Table 1 shows the satisfiability rates as defined by (3.6) for Algorithms SD1, SD2, and SD3 that are applied to Problem 3.1. It can be seen that the step sizes for SD1 (constant step sizes \(\alpha_{n} := 0.5\)) do not always satisfy the Wolfetype conditions (2.1) and (2.2), whereas the step sizes computed by Algorithm 3.1 and SD2 (resp. Algorithm SD3) definitely satisfy the Armijotype condition (1.5) (resp. the Wolfetype conditions (2.1) and (2.2)).
Table 2 showing the satisfiability rates for Algorithms FR, PRP+, HS+, DY, and HZ indicates that Algorithm 3.1 for PRP+ and HS+ has high success rates at computing the step sizes satisfying (2.1) and (2.2), while the SRs of Algorithm 3.1 for other algorithms are low. It can be seen from Tables 1 and 2 that SD3, PRP+, and HS+ are robust in the sense that Algorithm 3.1 can compute the step sizes satisfying the Wolfetype conditions (2.1) and (2.2).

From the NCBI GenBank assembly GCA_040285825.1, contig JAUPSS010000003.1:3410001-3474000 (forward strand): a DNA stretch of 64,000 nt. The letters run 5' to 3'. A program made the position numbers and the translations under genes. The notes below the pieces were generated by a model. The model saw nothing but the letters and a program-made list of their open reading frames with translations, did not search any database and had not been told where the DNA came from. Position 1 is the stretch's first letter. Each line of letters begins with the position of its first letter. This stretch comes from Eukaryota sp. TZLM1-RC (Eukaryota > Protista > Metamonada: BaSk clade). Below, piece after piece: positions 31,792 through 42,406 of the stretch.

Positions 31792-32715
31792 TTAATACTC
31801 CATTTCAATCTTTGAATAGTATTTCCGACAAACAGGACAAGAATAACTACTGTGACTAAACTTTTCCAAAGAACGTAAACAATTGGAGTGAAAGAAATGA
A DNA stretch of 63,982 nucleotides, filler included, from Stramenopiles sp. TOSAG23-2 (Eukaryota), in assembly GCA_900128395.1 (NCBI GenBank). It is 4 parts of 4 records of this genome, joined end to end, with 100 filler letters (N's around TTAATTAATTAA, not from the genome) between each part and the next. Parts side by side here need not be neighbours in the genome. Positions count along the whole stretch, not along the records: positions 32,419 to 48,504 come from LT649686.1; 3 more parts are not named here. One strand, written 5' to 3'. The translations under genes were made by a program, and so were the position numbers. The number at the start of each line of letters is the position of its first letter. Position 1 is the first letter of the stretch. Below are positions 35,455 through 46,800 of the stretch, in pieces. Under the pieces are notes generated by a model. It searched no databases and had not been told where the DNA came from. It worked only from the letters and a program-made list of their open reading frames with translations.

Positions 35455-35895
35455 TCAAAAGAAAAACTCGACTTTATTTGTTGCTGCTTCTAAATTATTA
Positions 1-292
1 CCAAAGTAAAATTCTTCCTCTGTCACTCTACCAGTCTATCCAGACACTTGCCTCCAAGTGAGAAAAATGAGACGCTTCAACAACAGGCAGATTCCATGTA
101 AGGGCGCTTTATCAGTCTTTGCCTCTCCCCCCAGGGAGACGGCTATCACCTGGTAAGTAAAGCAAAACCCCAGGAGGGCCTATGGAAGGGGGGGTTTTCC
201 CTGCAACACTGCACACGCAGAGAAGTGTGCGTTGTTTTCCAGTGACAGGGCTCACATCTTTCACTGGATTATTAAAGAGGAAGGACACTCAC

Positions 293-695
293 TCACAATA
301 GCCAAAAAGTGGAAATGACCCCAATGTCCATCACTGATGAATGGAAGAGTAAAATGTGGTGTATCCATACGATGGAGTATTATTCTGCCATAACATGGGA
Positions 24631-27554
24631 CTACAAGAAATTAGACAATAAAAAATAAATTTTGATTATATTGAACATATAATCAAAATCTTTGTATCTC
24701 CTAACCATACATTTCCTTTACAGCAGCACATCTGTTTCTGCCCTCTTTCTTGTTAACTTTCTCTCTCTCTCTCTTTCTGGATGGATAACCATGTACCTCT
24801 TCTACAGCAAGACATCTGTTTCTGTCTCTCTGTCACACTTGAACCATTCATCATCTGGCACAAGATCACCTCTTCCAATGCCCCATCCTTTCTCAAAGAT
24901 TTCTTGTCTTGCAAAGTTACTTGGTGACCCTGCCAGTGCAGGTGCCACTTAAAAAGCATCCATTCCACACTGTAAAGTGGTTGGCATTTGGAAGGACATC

Figure 1 indicates the behaviors of SD1, SD2, and SD3 when \(d:= 10^{3}\). The yaxes in Figures 1(a) and 1(b) represent the value of \(\x_{n}  T(x_{n})\\). The xaxis in Figure 1(a) represents the number of iterations, and the xaxis in Figure 1(b) represents the elapsed time. If the \((\ x_{n}  T(x_{n}) \)_{n\in\mathbb{N}}\) generated by the algorithms converges to 0, they also converge to a fixed point of T. Figure 1(a) shows that SD2 and SD3 terminate at fixed points of T within a finite number of iterations. It can be seen from Figure 1(a) and Figure 1(b) that SD3 reduces the iterations and running time needed to find a fixed point compared with SD2. These figures also show that \((\x_{n}  T(x_{n})\)_{n\in\mathbb {N}}\) generated by SD1 converges slowest and that SD1 cannot find a fixed point of T before the tenth iteration. We can thus see that the use of the step sizes satisfying the Wolfetype conditions is a good way to solve fixed point problems by using the Krasnosel’skiĭMann algorithm. Figure 2 indicates the behaviors of SD1, SD2, and SD3 when \(d:= 10^{4}\). Similarly to what is shown in Figure 1, SD3 finds a fixed point of T faster than SD1 and SD2 can.